Sunday, January 17, 2010

Not-so Fabuloso

See that actress in green? That's how you'll feel during Fabuloso.

Few local stages swing as wildly in quality as the Merrimack Rep. With a great play, they're my favorite theatre in the region. The Seafarer was the ultimate dark night of the soul; Heroes, a piquant last stand in the sun.

But then there are the productions like the oh-so-ironically-titled Fabuloso, by John Kolvenbach. I'm glad in only one way that I saw it: whenever I say there are actually too many new plays being done in Boston, I can from now on point to this script as Exhibit A. Here's the set-up (and I promise you I'm not making this up): it's actually about a boring, uptight couple whose lives are turned upside down by some wacky friends who just won't leave!!! But wait for the twist - everybody learns to lighten up and get in touch with their inner crazy! Can you believe it?

Yup. You may recall that one from the fourth season of Friends, or the second season of Will and Grace, or the entire run of Two and a Half Men. And if you loved it then, you're sure to love it even more now, when you've paid $40 for it and it runs two hours! Oh, yeah.

Only - oops - did I mention that there aren't any funny lines? That's right; Kolvenbach forgot the funny. And gosh, what a thing to leave out when his plot is one long cliché and he can't sustain most of his scenes for more than four beats! There are actually black-outs in this show where you find yourself wondering in the dark, "Hold on a minute - was that supposed to be the joke?" Maybe Mr. Kolvenbach should have titled this one "Sorry-Actors-You're-Up-The-Creek-Without-a-Paddle-oso!"

For the record, the actors at the Merrimack paddle hard (really hard), and the pair playing the "straight" couple - Jeremiah Wiggins and Rebecca Harris - at least hold their own against the current. But then they don't have to be funny. It's the pair stuck with the "komedy" that we feel for, as they race around with carving knives in their loud Hawaiian shirts and even actually lip-synch to pop songs. Interestingly, these two try distinct (in fact opposed) strategies to put over Kolvenbach's second-hand goods: Amy Kim Waschke opts to sell it, baby, while Ed Jewett aims for something more casual. Neither technique works - although both eke out the occasional laugh here and there, and Waschke at least calms down for the play's only real scene (opposite Harris). But to be honest, watching this pair beg for laughs in different keys is like watching two people try to squeeze blood from opposite sides of the same stone. Or maybe the same piece of plastic.

Because Fabuloso is plastic through and through - which is no surprise, because it's really a product, not a play, that Kolvenbach has machine-tooled to fit into a specific slot in a generic small-regional-theatre season (and thus it's been produced all over the country). It hits a demographic that theatres are all targeting - thirtysomething yuppies - with, yes, a single set and just four actors, and a familiar, TV-tried-and-tested concept. For all I know, it may also come with some tupperware or maybe that set of steak knives. That would at least be a reason to program it.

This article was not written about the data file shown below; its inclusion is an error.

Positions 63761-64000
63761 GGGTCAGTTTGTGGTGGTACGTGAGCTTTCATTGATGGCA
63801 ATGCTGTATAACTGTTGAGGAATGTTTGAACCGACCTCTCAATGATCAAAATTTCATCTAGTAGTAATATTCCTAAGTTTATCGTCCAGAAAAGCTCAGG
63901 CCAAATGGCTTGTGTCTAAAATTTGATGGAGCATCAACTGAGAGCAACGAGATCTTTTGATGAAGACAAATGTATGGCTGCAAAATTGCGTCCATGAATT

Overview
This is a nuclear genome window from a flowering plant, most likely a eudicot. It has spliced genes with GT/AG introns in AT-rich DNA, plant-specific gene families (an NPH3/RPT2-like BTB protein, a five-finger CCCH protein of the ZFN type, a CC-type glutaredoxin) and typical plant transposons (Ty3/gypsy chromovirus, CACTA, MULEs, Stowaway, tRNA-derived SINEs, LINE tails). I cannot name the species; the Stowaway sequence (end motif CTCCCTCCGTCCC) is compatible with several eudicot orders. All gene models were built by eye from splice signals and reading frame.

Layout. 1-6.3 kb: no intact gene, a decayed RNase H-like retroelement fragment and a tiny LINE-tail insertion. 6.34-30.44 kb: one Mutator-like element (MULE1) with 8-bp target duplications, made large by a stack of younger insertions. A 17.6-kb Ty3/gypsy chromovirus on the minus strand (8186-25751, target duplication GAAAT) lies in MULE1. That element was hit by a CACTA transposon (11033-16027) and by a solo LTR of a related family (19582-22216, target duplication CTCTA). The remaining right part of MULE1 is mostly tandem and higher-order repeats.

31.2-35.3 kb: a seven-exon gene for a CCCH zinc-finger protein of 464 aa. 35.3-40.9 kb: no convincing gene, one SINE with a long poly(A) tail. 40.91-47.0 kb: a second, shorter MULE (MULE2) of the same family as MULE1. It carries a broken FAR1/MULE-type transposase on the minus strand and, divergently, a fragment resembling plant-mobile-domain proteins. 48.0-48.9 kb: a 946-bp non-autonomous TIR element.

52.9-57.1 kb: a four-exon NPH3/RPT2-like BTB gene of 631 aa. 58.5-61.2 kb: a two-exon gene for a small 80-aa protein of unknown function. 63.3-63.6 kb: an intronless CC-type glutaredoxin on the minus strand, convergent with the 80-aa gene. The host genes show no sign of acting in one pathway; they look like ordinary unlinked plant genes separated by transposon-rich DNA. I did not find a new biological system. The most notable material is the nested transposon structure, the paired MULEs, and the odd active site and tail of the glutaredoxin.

What else might have possessed the Merrimack to do so, I can't imagine. Times are hard - and the Merrimack is one of the few local theatres that has actually kept in the black over the course of the economic downturn. But recycled sitcoms are not the way to hold onto your audience - especially not the kind of audience that is used to applauding Skylight and The Four of Us, for heaven's sake. Oh, well. We'll file this under "When Bad Plays Happen to Good Theatres." And let's hope in future this remarkable company will keep things actually fabulous, instead of Fabuloso.


  1. Regardless of the quality of the play, it's worth noting it wouldn't be a good exhibit A, because it is not, in fact new.

    as a quick google search reveals:

    it's been done a lot. Apparently its world premiere was three years ago in Toronto. It was done recently only an hour away from Boston in Wellfleet Harbor in a production reviewed by this paper you might have heard of called "The Boston Globe".

    I know off the top of my head of another production earlier this year at a friend's company in Portland, Oregon.

    So again, the problem isn't that Boston does too many new plays, but rather that it does a lot of (assuming your quality assessment is correct, I haven't seen the play), but rather that they do crappy *recent/contemporary* plays. And it's nto that they're *recent and contemporary* that's the issue, but rather that they suck.

    Now of course, as Outrageous Fortune documents, people do define new plays in a wide range of ways. so maybe there's a definition that includes "produced multiple times over the last few years in a variety of theaters in a variety of cities" but I don't really buy it.

    In fact, at least in terms of US Presence, "Fabuloso" is as "new" as "Seafarer", which premiered in the same year (And had its world premiere a year earlier, in 2006). So you could also point to the Seafarer as Exhibit A for how great it is that all this new work is happening in Boston.

  2. Isaac, you're on a fool's errand, so just calm down. If you had read the review carefully, you'd have noted that I point out Fabuloso has "been done all over the country." I never said that this was a premiere. But even at the ancient age of three years, it still counts as a "new play." Ok, Seafarer is only slightly older. And yes, occasionally a new play is indeed a good one.

    The point, however, is this: there is enough new-play production going on that there are now open slots available that can be filled by rote, as Kolvenbach has done. New play production is not some struggling invalid; it is, instead, a market substantial enough to have generated its own niches. Now go shadow-box with someone else.